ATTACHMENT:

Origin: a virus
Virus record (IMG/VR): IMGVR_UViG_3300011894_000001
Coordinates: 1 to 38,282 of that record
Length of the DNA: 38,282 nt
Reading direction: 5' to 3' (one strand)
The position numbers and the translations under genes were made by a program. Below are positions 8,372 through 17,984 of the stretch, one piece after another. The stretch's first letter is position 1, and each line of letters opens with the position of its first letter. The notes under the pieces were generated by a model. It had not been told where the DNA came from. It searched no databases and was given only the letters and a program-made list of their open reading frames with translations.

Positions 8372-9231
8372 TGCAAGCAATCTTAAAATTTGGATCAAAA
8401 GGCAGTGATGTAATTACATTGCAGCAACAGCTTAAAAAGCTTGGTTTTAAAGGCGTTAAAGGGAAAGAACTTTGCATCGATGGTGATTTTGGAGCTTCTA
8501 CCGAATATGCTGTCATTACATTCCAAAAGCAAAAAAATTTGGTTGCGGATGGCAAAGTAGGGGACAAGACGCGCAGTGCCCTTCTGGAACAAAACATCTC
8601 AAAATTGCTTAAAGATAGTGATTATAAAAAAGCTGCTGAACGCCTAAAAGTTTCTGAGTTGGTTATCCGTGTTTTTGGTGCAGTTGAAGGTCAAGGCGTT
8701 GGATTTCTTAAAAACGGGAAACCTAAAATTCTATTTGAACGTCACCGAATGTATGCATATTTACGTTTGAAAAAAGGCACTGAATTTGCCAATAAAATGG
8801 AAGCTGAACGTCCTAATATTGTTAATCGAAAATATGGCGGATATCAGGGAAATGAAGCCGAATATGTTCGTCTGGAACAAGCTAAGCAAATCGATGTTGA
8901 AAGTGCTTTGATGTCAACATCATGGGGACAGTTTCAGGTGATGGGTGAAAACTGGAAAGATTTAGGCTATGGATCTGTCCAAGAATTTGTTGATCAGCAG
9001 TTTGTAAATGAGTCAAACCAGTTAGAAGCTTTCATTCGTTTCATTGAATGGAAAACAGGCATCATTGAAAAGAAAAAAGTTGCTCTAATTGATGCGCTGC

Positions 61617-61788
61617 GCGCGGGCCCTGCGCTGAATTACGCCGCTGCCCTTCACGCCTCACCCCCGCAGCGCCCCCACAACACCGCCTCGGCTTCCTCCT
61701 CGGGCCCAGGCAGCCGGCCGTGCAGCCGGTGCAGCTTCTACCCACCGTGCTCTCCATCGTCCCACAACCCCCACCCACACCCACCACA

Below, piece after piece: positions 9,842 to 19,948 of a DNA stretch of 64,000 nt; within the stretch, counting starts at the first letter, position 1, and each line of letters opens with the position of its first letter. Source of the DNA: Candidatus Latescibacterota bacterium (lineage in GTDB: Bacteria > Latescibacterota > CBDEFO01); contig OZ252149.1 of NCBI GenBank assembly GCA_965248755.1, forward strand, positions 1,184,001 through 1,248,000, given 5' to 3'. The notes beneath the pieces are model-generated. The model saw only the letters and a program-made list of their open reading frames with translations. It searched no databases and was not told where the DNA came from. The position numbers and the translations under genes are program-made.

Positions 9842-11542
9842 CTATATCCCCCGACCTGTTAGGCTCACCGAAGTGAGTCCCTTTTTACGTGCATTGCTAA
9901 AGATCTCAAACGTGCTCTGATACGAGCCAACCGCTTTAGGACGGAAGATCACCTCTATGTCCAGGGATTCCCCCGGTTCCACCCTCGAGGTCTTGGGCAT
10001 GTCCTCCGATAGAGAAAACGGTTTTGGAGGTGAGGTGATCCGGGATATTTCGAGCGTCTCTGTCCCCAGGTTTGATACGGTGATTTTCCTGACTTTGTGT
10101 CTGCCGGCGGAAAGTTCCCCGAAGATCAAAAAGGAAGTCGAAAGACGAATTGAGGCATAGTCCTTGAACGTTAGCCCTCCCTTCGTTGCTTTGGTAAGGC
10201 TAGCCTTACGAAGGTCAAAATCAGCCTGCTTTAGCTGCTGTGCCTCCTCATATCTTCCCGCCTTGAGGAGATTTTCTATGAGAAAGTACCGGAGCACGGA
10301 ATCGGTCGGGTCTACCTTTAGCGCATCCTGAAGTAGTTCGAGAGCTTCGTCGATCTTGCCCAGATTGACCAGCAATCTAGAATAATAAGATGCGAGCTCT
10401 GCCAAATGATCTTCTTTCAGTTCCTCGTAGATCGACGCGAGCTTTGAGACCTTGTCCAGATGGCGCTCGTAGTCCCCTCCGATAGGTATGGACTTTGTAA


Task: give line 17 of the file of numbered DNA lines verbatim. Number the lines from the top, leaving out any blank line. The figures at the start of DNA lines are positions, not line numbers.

61617 GCGCGGGCCCTGCGCTGAATTACGCCGCTGCCCTTCACGCCTCACCCCCGCAGCGCCCCCACAACACCGCCTCGGCTTCCTCCT